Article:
demure/dɪˈmjɔː//dɪˈmjʊə/ adj. 1. quietly confident and comfortable in own skin or own hat.
A video (making a felt hat): https://www.youtube.com/watch?v=W1Cwv0PSLqY&t=15s
A hat sits right on your face and can affect your look as much as your haircut. Also, a slight difference in a hat size can give you headache or worrying feeling of its being blown away while biking.
When enough care is taken so all insecurities and discomfort are removed, you feel relaxed, safe and confident.
And this is the kind of care that I would love to take when I make a hat for you.
I make sure that the colours and the shapes compliment your faces and the sources of your insecurity are removed. Practical considerations are taken such as ‘cycling’, ‘rain and wind’ (because I live in Amsterdam). Also, use of particular materials and certain techniques ensure comfort. That’ s why, wherever possible, I prefer to meet you and show the hats myself or design ones together. Our knowing each other helps you to have confidence in my hat. I enjoy this process very much.
Who am I?
My name is Yuki Isshiki and I originally come from Osaka, Japan. My mother’s family used to trade in kimono fabrics and my father’ family had wood carpentry background. Since when I was small, I have always loved making things using my hands. Every time I saw beautiful clothes and accessories, instead of wishing to own them, I would wish I had known how to make them.
I moved to London when I was 23 years old and that’ s where I learned millinery or traditional art of hat-making. My teacher has been making hats for Vivienne Westwood and other prominent fashion houses/ hat makers. She is kind as a lady, very firm and strict as a millinery teacher. Quite a few years of learning from her gave me a solid foundation as a milliner. I still re-visit my memories with her for both technical and emotional reasons. Some years later, I moved to Amsterdam as I fell in love with the beautiful city and its friendly people. Speaking of people of Amsterdam, they are also open-minded and adventurous. They managed to convince me (who was insecure and hesitant) to open a studio/shop “demure couture hat Amsterdam” September 2016.
What is a ‘demure hat’?
My design inspirations often come while looking at and touching materials. I like workmen/women and sportsmen/women’s hats. I also make flowers and feathers using fabrics. I love intricate looks which can only be achieved by time-consuming handwork. Also recently, I enjoy revisiting classic millinery shapes that are often overlooked and give them fresh look by de-constructing and re-constructing. When I design a hat for you, there are three things I have in mind:
1. What you like and what you feel comfortable in.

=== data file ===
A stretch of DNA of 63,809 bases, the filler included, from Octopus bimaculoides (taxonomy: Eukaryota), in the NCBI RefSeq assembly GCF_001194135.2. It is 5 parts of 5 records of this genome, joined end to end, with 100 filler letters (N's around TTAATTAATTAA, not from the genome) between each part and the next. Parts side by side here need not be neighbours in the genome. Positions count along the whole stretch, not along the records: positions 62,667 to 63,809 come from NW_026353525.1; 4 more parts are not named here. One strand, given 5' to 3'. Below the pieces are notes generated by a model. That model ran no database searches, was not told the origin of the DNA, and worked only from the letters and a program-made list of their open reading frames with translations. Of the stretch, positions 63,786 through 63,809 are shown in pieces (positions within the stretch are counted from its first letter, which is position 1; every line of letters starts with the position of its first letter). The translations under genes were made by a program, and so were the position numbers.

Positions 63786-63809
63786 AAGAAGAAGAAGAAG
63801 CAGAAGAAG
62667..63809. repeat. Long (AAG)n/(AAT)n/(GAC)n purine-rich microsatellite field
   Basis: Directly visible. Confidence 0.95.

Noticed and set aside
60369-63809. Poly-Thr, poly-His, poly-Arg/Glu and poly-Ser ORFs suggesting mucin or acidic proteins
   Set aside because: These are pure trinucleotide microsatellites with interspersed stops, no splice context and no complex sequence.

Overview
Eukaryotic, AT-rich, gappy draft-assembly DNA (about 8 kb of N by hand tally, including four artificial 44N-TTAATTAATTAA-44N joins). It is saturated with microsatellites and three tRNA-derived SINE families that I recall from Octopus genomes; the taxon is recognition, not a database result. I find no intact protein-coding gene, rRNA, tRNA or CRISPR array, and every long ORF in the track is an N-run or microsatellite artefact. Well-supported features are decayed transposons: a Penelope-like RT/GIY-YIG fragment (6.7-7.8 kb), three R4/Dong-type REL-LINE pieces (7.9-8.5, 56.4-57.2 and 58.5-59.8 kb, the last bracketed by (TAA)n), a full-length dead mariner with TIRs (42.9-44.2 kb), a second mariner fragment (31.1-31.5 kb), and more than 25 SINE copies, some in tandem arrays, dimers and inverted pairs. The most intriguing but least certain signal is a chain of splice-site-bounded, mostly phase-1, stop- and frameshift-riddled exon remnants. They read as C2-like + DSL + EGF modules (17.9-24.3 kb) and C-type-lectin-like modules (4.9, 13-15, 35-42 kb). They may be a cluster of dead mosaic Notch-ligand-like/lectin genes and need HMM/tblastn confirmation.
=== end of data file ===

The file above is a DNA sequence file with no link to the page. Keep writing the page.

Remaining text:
2. Nice things I see in you but you don ’t realise or refuse to realise 🙂
3. What we think is uniquely ‘you’.
In addition, I hope that my eyes for details, knowledge of hats and different materials will help when we think about the best hat for you.
If it is a felt hat, it could be rabbit felt with all sorts of textures and colours (some of which are vintage), beaver or cashmere. I use very little stiffener and because of that, my felt hats feel very soft and can have a ‘tired look’ which is one of my favourite styles. If it’s a straw hat, it could be panama, vintage wheat straw from Italy or maybe vintage parabuntal straws from the 1970’s. If it is made of fabric, it could be hand-woven Harris tweed, cashmere suiting from a family-run factory in Japan, or headstock from one of the mills in West Yorkshire in England. Or it could simply be made of a piece of brushed cotton or rough linen. If it is for a hairband, it can be Swarovski, silk organza, coq feather or a bunch of straw.
While my designs represent sense of freedom, my attitude towards production is very strict. I work according to authentic methods and use high quality sustainable materials (instead of plastics and chemicals), which is more time consuming. I do prefer to stick to these old “couture” methods simply because it helps me achieve better aesthetic result (invisible stitches by hands, more intricate details etc) and more comfort (diagonal hand stitches to allow joints some movement etc). It is worth extra time and effort and I was lucky to have met a teacher who taught me the strictest ways. Also, what comes with the old fashioned techniques is the way they care about the resources (which used to be more limited when those techniques were developed). Much care is taken to minimise waste. Small pieces of high quality materials are always used to accessorise the hats or turned into small pieces for children whose mothers have hats in matching fabric!